Looking forward into the future, a truly digital workforce, in which some workers are constantly ‘on the go,’ will require mobile devices powered to survive intensive usage for much longer periods of time then they current can. This becomes particularly important for wearables and other business accessories for the size of the battery prevents ubiquitous usage from both size and practicality.
Poor user experience: Millennials are now the largest generation in the U.S, with 55 million actively participating in the workforce. Ironically, many of the legacy apps that remain critical to business efficiency and productivity are built over the last two decades before millennials reached college. Most of these business applications where developed in a “monolithic” one size fits all to user experience, with no intuitive user interfaces and dozens, of fields, tabs and drop downs.
This dichotomy has, in some circumstances, unintentionally created work environments that disenfranchise millennial workers, rather than inspire or motivate them. The problem is so widespread that a recent study by Oxford Economics found that77% of millennials felt that “sub-optimal application performance affected their productivity. Respondents also reported that they ceased using an application because it ran too slowly, while 78% said when using business software they “occasionally or constantly experienced delays.”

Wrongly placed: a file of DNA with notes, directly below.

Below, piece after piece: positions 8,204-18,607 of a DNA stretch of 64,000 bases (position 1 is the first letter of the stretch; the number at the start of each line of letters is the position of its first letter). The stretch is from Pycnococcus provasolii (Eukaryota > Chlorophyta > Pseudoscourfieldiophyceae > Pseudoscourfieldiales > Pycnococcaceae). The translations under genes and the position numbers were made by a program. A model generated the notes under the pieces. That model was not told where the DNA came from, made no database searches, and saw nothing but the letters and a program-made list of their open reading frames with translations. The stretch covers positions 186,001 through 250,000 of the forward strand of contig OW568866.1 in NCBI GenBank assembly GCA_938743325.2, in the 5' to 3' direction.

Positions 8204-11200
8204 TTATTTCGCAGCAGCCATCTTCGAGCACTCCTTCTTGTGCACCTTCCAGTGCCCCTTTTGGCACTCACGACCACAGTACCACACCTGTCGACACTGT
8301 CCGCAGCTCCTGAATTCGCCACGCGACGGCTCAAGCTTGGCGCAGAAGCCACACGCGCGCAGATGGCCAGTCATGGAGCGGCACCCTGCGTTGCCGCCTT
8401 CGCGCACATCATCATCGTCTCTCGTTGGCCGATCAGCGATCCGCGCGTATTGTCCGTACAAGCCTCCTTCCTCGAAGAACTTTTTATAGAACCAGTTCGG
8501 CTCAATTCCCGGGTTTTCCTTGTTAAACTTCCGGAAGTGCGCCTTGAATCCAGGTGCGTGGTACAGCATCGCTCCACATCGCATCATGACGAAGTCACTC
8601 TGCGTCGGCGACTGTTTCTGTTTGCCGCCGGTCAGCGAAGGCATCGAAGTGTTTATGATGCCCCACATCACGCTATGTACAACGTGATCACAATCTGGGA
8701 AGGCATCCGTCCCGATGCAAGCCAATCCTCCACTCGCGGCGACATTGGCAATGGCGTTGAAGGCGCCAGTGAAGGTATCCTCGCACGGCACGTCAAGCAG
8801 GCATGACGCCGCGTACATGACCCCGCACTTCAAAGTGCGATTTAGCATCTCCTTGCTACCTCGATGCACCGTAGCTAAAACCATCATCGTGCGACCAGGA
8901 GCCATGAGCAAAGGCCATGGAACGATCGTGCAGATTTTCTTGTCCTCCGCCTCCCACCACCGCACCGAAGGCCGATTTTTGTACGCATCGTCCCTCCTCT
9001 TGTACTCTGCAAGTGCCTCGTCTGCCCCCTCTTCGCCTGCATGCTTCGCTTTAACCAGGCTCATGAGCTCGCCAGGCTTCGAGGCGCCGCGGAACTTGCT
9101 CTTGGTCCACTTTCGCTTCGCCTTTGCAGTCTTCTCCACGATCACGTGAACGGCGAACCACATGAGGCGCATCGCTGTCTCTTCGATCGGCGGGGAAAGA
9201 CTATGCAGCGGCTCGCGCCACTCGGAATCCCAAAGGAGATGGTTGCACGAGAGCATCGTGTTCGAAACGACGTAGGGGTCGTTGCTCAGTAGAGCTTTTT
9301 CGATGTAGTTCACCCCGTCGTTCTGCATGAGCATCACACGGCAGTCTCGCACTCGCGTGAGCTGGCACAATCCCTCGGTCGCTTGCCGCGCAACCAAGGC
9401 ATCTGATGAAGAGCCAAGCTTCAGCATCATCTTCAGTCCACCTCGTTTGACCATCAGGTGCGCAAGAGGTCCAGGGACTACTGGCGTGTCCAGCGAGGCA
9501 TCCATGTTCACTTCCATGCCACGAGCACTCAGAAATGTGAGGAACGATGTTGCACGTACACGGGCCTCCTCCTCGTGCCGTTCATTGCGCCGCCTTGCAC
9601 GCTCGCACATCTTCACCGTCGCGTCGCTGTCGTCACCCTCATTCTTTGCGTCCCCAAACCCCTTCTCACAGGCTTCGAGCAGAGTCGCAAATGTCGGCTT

Enterprises won’t be able to compete globally, if businesses cannot attract, retain and develop the millennial talent needed to lead organizations through the next 3 to 4 decades of business. Creating a better user experience, although complicated, is imperative to creating this experience.
Transformation/modernization of legacy apps: Friction-less, digital processes powered by smart apps and smart devices provide efficiency, productivity and sustainable competitive advantage. Yet many organizations suffer from legacy applications that are not suited for the cloud+mobile paradigm that hinders productivity and limits innovation.
Organisations must transform their applications and workflows to leverage modern technologies. App transformation is defined by SearchCIO.com as an “umbrella term that encompasses everything from reducing the number of applications within an enterprise to moving applications to the cloud+mobile paradigm to ensuring that apps meet updated compliance and governance requirements.” This process doesn’t sound easy, nor is it, as success is dependent upon an organization’s culture, finances, hierarchy, and demands on employees. Also hindering app transformation, according to IT Business Edge are impractical application processes, lack of solution reliability and robustness, and inadequate mobility training.
For organizations to mitigate the challenges of app transformation, they must build and embrace a mobile-first work culture in which user experience, workflows, and security are prioritised above all else. If companies can set these, and other parameters important to their type of work, then app transformation can become less cumbersome.
The physical office will never be the same. Thankfully, enterprises finally realise that an epic shift has occurred. But for true mobilisation to occur, smart people must continue to develop innovative solutions to mitigate the complex challenges that have persisted from organisation to organisation for the past several years.
This article originally appeared in Enterprise Apps Tech.